University of Nebraska international enrollment hits 8th straight record high
The University of Nebraska announced today that international student enrollment has reached its eighth straight record high, continuing the university’s progress in attracting talent from around the world and preparing students to live and work in a global economy.
International student enrollment across the four campuses is 4,068 this fall, a nearly 12 percent increase over last year’s record of 3,638. That keeps the university on pace to meet a goal set earlier this decade to double international enrollment, to about 6,000, by 2020. NU’s international student body represents 139 countries, with the most common countries of origin being China, India and Brazil. Other countries with strong growth include Oman and Vietnam.
The figures were reported to the Board of Regents today, coinciding with International Education Week, a joint initiative of the U.S. Department of State and U.S. Department of Education to promote global engagement. NU campuses are hosting various activities in celebration of International Education Week, which is Nov. 17-21.
Josh Davis, University of Nebraska assistant vice president for global strategy and international initiatives, said international students bring significant economic and cultural value to the university and state. He noted that data released this week from the Institute of International Education show international students added $125 million to Nebraska’s economy in 2013-14.
“Today’s students will spend their careers working with individuals from many different backgrounds and cultures. If we want our graduates to be successful, we need to make sure that our campuses are globally diverse, just like the 21st-century workforce is,” Davis said. “We’re incredibly pleased that more international students than ever are choosing the University of Nebraska. They bring great richness to our campuses and communities.”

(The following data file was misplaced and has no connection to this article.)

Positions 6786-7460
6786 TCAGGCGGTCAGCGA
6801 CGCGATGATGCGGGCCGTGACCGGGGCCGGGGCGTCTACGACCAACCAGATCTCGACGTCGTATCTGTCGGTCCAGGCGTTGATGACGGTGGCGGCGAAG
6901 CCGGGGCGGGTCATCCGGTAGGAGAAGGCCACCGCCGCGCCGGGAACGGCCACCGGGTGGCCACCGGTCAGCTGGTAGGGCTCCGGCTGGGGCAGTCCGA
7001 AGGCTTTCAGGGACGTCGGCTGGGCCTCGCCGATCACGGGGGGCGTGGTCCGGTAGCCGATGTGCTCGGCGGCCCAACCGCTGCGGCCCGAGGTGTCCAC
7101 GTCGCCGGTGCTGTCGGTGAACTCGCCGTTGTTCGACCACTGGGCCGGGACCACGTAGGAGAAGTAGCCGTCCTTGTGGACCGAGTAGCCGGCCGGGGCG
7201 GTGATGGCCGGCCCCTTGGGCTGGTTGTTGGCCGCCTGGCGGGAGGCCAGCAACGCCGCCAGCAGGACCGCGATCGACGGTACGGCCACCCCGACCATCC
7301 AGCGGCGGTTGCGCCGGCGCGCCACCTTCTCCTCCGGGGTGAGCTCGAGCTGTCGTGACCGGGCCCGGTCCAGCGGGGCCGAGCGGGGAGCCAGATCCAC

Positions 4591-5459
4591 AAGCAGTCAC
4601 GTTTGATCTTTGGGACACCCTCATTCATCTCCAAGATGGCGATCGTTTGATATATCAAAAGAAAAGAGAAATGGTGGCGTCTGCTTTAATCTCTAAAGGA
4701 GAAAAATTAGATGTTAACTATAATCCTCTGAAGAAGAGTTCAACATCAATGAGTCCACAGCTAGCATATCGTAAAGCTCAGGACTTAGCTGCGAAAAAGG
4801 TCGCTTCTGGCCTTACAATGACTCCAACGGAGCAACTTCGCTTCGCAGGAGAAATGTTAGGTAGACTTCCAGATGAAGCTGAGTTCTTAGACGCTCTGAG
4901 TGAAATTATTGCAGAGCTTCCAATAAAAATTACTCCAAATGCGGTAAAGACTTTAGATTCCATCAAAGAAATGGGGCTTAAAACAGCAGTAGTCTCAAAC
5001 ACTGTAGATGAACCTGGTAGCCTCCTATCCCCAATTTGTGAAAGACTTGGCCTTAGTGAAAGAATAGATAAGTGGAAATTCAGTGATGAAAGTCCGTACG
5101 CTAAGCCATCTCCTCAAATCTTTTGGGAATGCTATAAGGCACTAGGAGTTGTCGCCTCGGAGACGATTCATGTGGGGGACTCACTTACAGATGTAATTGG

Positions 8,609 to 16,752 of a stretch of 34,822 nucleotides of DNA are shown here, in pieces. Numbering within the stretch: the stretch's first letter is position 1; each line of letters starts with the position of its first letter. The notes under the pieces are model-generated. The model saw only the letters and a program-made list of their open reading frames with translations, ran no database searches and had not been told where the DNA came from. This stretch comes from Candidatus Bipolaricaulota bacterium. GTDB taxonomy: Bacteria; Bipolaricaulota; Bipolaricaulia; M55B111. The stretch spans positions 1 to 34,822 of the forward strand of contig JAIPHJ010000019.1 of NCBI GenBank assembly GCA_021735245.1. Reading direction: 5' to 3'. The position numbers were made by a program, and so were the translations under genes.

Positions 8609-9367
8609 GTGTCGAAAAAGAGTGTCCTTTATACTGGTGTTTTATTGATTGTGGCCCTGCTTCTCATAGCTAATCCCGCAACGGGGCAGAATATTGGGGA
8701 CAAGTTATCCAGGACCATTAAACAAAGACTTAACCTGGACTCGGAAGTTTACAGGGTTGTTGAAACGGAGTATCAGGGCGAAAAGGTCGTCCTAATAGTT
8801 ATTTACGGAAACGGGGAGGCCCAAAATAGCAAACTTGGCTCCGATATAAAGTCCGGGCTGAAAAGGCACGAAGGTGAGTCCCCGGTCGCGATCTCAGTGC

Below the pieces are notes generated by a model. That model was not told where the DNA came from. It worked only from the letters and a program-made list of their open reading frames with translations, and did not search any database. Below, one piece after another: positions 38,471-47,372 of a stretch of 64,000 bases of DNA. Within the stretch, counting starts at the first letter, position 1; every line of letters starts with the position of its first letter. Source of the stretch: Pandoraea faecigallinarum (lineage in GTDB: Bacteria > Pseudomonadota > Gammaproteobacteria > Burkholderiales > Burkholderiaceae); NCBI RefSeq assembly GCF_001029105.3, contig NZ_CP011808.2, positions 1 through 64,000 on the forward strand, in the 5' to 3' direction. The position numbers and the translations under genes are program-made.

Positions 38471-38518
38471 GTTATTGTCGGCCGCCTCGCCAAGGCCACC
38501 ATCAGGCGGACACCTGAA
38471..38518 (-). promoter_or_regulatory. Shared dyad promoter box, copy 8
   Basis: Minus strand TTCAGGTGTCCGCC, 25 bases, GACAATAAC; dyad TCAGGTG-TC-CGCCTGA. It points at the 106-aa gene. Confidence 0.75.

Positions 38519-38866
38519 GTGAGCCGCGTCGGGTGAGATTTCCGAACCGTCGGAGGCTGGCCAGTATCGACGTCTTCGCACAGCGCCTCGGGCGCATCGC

As part of its overall strategy for global engagement, the university has focused on developing mutually beneficial partnerships with key countries, including China, India, Brazil and Turkey, which share priorities such as agriculture and water and food security; science, technology, engineering and mathematics (STEM); public health and medicine; early childhood development; and other areas important to Nebraska. Those partnerships open new opportunities for student exchanges. For example, the university has been recognized as a leading host for Brazilian students participating in the Scientific Mobility Program, which is sending 100,000 of Brazil’s most talented students to leading institutions around the world. Other countries, like Oman, also are providing scholarships for their students to go abroad, providing additional opportunities for mutually beneficial collaboration, Davis said.
NU also has a goal to significantly increase the number of students who study abroad, particularly in countries with well-developed higher education systems and demonstrated strengths in NU’s priority areas. For example, thanks to new collaborations in Turkey, 16 NU students traveled to Ataturk University this summer, and joint research projects in early childhood development and obesity are underway between NU and Hacettepe University faculty. NU students also are currently performing internships at the American Exchange Center in Xi’an, China, an NU initiative that opened in 2012 and exposes Chinese students and faculty to U.S. history, law, medicine, art, culture and government.
About 1,200 University of Nebraska students studied abroad in 2012-13, up from about 1,000 in 2010-11.
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